We’re forever saying how worried we are that Thai people have grown more stupid every year. Each time we check, Thai children’s average IQ falls ever lower, so that it is now below the global mean.
I did not make a Shakespearean film out of a desire to look cool or because I worship Western culture.  It’s not something you’d lightly decide to do on a lark, merely to shame a politician.
Shakespeare does not belong only to England but to all the world.  His work is a priceless cultural heritage of man that teaches us how to analyse others and ourselves.  I would like to know why, for what possible reason, Thai people must be denied this legacy of mankind, which the rest of the world, people of all nations, have enjoyed for centuries?  How many more times will a Thai film be made from a Shakespeare play?  This one is the first and could well be the last.
Thai people have always been receptive to popular Western culture, especially the unbeneficial, the trite and inane as well as the harmful; junk food and poison of all kinds. Why then are we not permitted to enjoy the cream of it—that which is an antidote to poison, cultural vitamins that would fortify the public’s immunity against weakening influences—the part of their culture that made them a superpower while we crawl around in the dust? Can you imagine an England where Shakespeare had never been?  Why do we welcome only their junk culture and keep out their best?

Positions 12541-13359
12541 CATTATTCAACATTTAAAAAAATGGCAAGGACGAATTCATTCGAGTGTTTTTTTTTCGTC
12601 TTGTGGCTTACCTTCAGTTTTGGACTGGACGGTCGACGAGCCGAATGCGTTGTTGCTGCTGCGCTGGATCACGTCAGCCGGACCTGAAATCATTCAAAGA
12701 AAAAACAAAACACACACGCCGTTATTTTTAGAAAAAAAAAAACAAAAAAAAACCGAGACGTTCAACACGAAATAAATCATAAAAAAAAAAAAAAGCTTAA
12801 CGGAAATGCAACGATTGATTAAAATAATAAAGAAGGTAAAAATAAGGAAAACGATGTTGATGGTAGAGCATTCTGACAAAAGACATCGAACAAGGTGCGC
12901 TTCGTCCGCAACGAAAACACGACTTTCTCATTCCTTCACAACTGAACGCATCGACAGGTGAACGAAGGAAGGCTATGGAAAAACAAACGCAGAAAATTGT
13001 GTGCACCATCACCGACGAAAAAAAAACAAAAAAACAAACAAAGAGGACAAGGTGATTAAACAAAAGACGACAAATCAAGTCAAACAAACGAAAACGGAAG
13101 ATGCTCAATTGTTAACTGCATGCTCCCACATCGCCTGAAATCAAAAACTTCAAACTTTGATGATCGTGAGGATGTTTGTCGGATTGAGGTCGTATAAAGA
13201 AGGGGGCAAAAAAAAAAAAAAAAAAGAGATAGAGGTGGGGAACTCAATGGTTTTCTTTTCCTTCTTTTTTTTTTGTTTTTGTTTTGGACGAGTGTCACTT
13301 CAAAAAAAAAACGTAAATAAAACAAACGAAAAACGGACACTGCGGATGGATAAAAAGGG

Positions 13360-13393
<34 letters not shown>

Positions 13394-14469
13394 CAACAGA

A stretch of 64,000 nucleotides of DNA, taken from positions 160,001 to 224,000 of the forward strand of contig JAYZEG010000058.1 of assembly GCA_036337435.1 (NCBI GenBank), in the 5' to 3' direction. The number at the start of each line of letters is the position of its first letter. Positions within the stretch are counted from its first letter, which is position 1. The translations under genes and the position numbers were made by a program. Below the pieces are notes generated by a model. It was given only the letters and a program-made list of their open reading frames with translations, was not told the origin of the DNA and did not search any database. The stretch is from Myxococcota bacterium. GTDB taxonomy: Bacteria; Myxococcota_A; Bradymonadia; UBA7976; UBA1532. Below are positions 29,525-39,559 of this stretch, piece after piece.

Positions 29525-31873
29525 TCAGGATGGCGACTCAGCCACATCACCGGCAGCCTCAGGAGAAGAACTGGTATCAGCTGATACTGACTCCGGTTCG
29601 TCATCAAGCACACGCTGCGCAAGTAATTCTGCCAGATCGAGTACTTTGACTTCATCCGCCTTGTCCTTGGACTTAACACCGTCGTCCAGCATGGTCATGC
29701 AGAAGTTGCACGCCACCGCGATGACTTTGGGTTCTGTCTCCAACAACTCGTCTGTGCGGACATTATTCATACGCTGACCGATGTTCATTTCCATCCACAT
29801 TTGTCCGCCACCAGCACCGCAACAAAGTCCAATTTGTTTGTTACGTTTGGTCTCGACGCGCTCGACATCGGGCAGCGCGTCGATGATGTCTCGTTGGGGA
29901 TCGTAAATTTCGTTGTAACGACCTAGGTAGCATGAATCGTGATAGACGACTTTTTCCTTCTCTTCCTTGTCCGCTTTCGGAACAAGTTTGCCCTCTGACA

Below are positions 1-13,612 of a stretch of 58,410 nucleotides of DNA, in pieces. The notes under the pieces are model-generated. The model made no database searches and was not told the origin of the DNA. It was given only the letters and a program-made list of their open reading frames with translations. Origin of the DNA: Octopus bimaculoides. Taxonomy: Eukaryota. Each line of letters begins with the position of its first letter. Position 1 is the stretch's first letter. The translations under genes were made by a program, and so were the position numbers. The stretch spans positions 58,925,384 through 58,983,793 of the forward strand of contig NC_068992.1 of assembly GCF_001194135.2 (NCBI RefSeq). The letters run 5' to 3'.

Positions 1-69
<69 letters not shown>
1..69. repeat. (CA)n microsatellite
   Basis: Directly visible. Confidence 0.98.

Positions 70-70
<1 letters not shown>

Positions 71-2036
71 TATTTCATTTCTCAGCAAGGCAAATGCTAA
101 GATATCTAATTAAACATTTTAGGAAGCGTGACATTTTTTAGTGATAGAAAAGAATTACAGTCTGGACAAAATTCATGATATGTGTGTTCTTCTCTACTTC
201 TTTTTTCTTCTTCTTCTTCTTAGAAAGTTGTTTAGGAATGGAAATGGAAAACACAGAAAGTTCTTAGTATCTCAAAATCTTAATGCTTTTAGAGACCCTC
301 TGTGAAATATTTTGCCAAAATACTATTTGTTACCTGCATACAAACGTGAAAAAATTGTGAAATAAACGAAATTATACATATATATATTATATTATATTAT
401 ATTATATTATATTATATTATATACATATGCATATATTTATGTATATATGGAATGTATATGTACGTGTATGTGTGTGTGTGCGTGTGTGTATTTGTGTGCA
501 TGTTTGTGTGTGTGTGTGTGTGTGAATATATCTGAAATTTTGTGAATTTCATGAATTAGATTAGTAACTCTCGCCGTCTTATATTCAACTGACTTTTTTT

Impact on Ethics and Spirituality
               
                Please allow me to quote part of a statement I made to the Foreign Correspondents Club of Thailand on 5 July 2012—this very day, 5 years ago.*          

In modern times, the cinema of a nation is the child of that culture’s imagination. 
All other mass media are at least legally protected. In theory, TV, radio, newspapers are free. But film is not. Movies can be banned. The brainchildren of filmmakers can be prejudged as social poison by seven faceless people in a dark room and summarily executed.
Why are movies so feared?  Our film legislation is supposed to protect the public from cultural poison, yet its effects have been exactly the opposite. It harms not just filmmakers like us, but the public. We have an enormous untapped wealth of stories to tell, but we’re forced by law and by fear to limit ourselves to shallow themes and treatments. We are not permitted to examine ourselves: our cultures, our wounds of history, our very soul.
The public is fed a diet of superficial dramas, horror and action. Imagine not being allowed to use chilies in Thai cooking because it is deemed too strong for our stomach, and being force-fed the mental equivalent of kiddie meals all your life. This is the state of Thai cinema, and therefore the state of the Thai public imagination.  Censorship keeps us bland and weak, stupid, slow-witted and hypocritical—all the things that Thai people are traditionally not supposed to be.